The 8051 memory model contains several different types of segments including:

        • DATA (128 bytes)
        • IDATA (128 bytes)
        • PDATA (first 256 bytes of XDATA)
        • XDATA (up to 64 KB)
        • CODE (up to 64 KB)


        DATA, IDATA, PDATA, and XDATA all allow read and write access, whereas CODE is read only.  The memory segments are listed in order of speed and code efficiency (DATA accesses are fastest and generate the most compact code, wherease CODE accesses are the slowest and generate the least compact code).


        Keil locates variables by default depending on which of the following memory models are selected:

        • small - variables in DATA
        • compact - variables in PDATA
        • large - variables in XDATA


        Users can manually locate variables in a specified memory segment using the following macro from si_toolchain.h (provided by Silicon Labs):


        SI_SEGMENT_VARIABLE(name, vartype, memseg)



        name is the name of the variable,

        vartype is the data type (i.e. uint8_t)

        memseg is a memory segment (i.e. SI_SEG_IDATA)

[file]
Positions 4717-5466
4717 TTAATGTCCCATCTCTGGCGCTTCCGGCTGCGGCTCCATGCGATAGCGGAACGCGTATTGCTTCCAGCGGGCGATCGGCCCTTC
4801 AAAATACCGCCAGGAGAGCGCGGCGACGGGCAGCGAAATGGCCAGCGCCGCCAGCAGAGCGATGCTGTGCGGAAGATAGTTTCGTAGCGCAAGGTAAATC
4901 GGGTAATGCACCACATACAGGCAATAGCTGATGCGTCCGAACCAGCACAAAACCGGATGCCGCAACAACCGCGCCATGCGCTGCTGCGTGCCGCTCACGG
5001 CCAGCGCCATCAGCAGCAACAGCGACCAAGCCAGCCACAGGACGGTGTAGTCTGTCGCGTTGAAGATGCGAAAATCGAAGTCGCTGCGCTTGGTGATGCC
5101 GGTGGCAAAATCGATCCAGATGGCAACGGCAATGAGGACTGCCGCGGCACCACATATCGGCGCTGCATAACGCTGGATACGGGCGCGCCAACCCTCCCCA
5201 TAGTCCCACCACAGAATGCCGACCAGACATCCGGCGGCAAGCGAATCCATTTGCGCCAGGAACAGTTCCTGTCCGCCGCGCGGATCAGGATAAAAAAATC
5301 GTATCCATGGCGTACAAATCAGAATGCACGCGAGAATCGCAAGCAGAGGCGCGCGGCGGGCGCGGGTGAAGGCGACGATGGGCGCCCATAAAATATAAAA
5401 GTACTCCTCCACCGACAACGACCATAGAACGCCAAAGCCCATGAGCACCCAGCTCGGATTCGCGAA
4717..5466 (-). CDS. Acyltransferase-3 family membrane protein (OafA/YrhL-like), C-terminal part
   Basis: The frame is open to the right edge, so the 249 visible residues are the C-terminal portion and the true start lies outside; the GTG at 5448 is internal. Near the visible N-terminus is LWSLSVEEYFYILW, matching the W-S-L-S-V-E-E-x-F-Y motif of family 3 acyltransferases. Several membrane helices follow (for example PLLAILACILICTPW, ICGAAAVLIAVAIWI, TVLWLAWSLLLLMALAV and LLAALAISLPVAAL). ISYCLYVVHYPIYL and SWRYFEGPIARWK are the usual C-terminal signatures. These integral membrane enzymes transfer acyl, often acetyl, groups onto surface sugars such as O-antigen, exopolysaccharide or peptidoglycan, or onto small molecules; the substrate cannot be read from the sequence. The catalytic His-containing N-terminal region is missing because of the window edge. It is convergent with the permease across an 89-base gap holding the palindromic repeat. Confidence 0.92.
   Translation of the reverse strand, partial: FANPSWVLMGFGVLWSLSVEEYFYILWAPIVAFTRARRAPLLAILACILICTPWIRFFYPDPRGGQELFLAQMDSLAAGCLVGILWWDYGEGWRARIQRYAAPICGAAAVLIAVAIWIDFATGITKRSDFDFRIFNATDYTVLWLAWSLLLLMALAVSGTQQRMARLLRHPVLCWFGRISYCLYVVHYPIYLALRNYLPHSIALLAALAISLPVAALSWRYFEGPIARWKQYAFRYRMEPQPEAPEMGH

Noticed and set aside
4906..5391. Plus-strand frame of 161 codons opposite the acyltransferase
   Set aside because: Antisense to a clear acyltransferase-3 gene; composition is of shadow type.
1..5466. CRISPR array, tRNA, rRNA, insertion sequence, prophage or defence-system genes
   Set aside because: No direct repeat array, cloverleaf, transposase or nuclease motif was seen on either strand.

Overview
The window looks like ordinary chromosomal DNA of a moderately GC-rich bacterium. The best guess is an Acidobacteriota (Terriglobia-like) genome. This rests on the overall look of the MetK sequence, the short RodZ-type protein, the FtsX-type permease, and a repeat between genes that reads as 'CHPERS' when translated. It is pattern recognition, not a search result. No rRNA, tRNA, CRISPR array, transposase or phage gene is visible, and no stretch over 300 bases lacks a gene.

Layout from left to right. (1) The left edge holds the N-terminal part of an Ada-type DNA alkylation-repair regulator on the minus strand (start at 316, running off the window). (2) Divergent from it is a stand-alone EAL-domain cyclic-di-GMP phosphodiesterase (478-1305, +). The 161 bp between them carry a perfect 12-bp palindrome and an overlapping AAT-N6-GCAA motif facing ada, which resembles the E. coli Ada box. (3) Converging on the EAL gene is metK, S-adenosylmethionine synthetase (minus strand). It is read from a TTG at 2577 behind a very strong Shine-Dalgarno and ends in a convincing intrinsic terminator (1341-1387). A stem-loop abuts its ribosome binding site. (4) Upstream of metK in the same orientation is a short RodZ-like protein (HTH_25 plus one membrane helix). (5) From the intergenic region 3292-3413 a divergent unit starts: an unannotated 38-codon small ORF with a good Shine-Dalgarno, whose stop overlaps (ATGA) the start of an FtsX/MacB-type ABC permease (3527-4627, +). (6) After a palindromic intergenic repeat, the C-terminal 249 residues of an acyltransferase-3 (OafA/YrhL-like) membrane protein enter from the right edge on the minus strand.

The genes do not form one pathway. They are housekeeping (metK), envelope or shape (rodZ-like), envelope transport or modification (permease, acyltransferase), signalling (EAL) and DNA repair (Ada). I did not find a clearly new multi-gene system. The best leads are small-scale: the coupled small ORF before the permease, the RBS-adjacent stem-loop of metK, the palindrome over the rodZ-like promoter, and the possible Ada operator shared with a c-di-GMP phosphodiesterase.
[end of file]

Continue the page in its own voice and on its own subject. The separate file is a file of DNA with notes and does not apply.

Variables that don't specify a segment or use the SI_SEG_GENERIC segment are located based on the rules defined by the specified memory model passed to the linker.


        During the link stage of the build process, the linker places all variables and functions into the appropriate memory segments.  If the number of bytes assigned to a memory segment exceeds the maximum size of the segment, the linker generates an error like:


        SPACE: DATA
        LENGTH: 0000C1H


        where SPACE and SEGMENT specifies which memory space and segment are overflowed and LENGTH specifies the size of the memory segment.


        In the example above, _DATA_GROUP_ is a segment created to hold all variables defined in the DATA segment when overlaying is used.  Overlaying allows the linker to reuse memory that can't be used simultaneously such as two local variables in two functions that aren't called at the same time.



        There are two primary methods to fix an address space overflow error: (1) change the default memory segment by changing the linker memory model or (2) manually move certain variables to other memory segments.


        Changing the Memory Model in Simplicity Studio

        1. Right click on the project in the Project Explorer view and click Properties.
        2. Navigate to C/C++ Build->Settings->General Settings.
        3. Choose a memory model from the Memory model combo box.

        Specifying a Memory Segment

        Use the SI_SEGMENT_VARIABLE() macro from si_toolchain.h as described above.



        The M51 map file generated by the linker can be a great resource for determining how much memory each module uses and to decide which variables to relocate to another memory segment to free up space in an overflowed segment.


        As an example, the EFM8UB1_Blinky project was modified to create three large variables in main(), TIMER2_ISR(), and enter_DefaultMode_from_RESET() by adding the following to the beginning of each respective function: